What is the nature of the virus? Where did it come from? How does it replicate? These are the questions driving scientists and politicians with respect to corona, and inspired Marx and are driving Sorensen and me in analysis of our ills.

Marx diagnosed the industrial world of the 19th century. He identified the new disease as capitalism, exploitation of man by man, and prescribed a radical cure: revolt and the control of the means of production by the 99% of society who are the working people that make up society. The cure was/is not easy, but the broad outlines included an end to war and exploitation.

How the virus works

Here are a few examples from Sorensen of how it replicates. Federal departments are encouraged to allocate 25% of procurement funds to small business. How thoughtful. Isn’t that Adam Smith at work: help small business against the big monopolies, keep capitalism healthy? The War Department (note: not ‘defense’ or ‘peace’) spends more for small business contracts than any other government department.  But these contracts by definition don’t need to be competitive. So the military is from the start padded at the cellular level.

But worse, ‘small’ is often not at all small. Corporations hold on to ‘small business’ classification long after they become large. Furthermore, a large corporation can use a smaller subsidiary to enable contracting as a small business, even though the parent company is a behemoth. Large corporations can sign up for the Pentagon’s Mentor Protege Program to help small businesses, giving the big fish the chance to partner or swallow (merge with) the little fish. Let’s not even bother mentioning contracts with universities, and how that poisons the well of applied knowledge. A failing grade from Adam Smith.

Or the co-optation of Indigenous peoples, although theirs is somewhat of a success story. The war machine is actually communism-in-action (for the military). You join, get fed and clothed, excel, and get respect for being a brave soldier. Natives have shone in the military ever since they were virtually wiped out and left destitute. They (and blacks and hispanics) join up at twice the proportion of the population. They see a glimmer of communism and like it.

Their tribal traditions of valour and battle were harnessed to the beast. Like small businesses, native companies get preferential treatment. But just as the virus of capitalism turns sh*t into gold, it turns gold into sh*t too. The tribes can sell services to the military, but often just farm them out to others, adding an extra layer of bureaucracy to earn a ‘profit’, like the notorious health maintenance organizations (HMOs) fleecing the country ‘for a good cause’.

Or like the bureaucracy in the Soviet Union, the bane of any attempt to replace capitalism. Plagued by bureaucratic inertia, the final period in the Soviet Union from Brezhnev to Gorbachev, was called ‘real existing socialism’, which was derided as neither ‘real’ nor ‘existing’. This is exactly where communism-for-the-War-Department is today in the US. There is no ‘war’, but there is no lack of bureaucracy.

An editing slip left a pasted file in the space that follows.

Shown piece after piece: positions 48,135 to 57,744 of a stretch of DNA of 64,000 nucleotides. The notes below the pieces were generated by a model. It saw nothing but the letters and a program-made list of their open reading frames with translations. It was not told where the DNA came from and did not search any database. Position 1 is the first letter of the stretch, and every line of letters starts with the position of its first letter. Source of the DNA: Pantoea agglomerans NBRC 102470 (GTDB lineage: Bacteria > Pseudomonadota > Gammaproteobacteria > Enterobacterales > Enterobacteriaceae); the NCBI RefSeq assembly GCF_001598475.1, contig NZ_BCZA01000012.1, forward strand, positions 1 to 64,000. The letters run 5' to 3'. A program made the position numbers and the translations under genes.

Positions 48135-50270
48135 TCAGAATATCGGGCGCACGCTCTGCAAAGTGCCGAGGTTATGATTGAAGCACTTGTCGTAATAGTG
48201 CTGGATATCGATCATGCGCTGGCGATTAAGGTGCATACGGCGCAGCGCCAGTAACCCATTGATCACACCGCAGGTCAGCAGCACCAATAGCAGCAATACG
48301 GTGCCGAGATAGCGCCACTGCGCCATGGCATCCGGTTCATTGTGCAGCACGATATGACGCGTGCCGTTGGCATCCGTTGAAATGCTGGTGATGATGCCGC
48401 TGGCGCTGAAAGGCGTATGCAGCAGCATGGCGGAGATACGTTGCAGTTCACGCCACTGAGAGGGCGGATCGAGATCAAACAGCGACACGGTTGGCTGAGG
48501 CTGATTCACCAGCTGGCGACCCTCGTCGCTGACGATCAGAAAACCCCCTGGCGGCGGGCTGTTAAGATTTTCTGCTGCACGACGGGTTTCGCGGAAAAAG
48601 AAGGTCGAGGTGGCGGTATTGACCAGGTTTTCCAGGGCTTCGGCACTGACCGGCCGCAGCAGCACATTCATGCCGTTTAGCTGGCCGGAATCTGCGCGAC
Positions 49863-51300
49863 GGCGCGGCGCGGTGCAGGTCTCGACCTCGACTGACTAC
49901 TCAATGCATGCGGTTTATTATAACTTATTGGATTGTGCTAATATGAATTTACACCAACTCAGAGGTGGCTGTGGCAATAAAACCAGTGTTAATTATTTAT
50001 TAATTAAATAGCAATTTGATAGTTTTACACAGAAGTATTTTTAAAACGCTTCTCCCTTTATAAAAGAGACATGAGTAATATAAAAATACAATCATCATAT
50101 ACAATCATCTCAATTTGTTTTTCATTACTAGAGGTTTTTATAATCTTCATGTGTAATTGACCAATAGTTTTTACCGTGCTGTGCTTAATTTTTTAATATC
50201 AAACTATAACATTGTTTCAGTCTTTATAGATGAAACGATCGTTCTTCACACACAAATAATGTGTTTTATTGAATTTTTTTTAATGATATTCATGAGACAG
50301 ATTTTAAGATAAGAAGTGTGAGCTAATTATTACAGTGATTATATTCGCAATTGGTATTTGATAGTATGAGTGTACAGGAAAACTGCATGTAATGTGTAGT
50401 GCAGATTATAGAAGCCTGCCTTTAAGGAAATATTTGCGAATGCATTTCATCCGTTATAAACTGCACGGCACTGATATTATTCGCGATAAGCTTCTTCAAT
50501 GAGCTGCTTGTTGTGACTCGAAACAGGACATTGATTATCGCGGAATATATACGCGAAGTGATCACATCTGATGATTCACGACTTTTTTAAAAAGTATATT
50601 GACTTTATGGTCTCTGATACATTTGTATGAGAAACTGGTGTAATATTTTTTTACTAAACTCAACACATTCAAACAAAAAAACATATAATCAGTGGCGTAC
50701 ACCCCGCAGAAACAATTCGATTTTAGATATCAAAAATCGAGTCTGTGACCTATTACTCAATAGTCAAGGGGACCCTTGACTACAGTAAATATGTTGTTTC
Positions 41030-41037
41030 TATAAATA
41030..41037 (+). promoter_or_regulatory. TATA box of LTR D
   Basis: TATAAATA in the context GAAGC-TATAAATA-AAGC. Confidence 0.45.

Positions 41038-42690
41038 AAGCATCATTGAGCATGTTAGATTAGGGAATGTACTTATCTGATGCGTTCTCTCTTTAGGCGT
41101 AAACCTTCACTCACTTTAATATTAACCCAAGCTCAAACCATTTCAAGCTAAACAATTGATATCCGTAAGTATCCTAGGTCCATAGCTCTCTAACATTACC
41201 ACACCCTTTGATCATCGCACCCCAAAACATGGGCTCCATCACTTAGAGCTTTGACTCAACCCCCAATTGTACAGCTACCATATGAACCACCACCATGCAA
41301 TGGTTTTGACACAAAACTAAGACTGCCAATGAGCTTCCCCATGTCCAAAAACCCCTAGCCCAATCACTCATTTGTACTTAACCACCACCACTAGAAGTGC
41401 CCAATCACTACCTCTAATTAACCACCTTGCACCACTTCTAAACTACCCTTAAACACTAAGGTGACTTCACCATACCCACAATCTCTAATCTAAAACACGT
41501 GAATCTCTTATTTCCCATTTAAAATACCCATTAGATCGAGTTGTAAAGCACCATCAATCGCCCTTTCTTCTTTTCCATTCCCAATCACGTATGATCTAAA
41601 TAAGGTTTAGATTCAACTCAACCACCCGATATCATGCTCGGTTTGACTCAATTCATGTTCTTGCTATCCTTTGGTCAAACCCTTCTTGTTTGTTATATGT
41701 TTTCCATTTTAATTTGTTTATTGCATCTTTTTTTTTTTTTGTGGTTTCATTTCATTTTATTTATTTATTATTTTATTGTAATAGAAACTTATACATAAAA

Another irony: the War Department has never submitted annual audits (any audits) as all federal departments are supposed to. Congress finally passed the Chief Financial Officers Act in 1990, just as the Soviet Union was bureaucracy run mad, teetering on the edge of collapse, not a threat to anyone but itself.

The coast was clear, but would this timid step be a signal that the beast’s days were numbered, that it would finally be brought to account? Though the results were only of a small sampling of the monster’s activities, the grade was a failure, even though the auditors were all clients of the war machine and did their best to dot the i’s. Auditors didn’t find any evidence of fraud in a system inherently fraudulent, wasteful and abusive. Pigs really do fly.

As with the end of WWII, the collapse of communism was supposed to lead to a peace dividend. In both cases, within less than a year, war budgets of the beast were increasing. (For the Soviet Union in 1945, and for Russia in 1991, there was a peace dividend, as it was devastated in both cases, and had no help from the beast to rebuild its shattered economy.)

Sorensen served in the military and explains that ‘veteran’ is as loose a term as ‘small business’. Many (most?) ‘vets’ never leave the US, or just hang out in Europe, Korea or Japan for a few years. ‘Disabled’ is equally loose, as all vets-to-be are encouraged to bargain for some level of ‘disability’ to maximize their pensions and other perks upon retirement. You can retire after 10 years and run a small business as ‘disabled, veteran-owned’.

The disease affects different people differently. If you are really big and control lots of resources (US, Germany), you tend to become a bully, stealing from others or enslaving them to give you even more goodies. If you get lazy, you can farm out the work to willing servant-slaves (China, Bangladesh, etc.).

What holds the lesser mortals in toe is of course a big fist. And the longer you dominate, the more you have to exercise that fist as a warning. If someone defies you, your fist has to be ready to come down hard on him to stop others from getting any ideas.

Personal battle with virus

When I studied at Cambridge (1973-75), I was swept up in the excitement of Vietnam resistance to the US bully, rejoicing as we watched the last helicopter airlift the last US officials from the embassy in Saigon. My friends were the handful of British communists who studied there. My adviser told me about a professor friend at a sherry party asking, ‘How is Walberg doing? I hear he’s caught the bug.’ What he meant was I had joined in the Cambridge communist tradition, intellectuals enamored with the Soviet Union.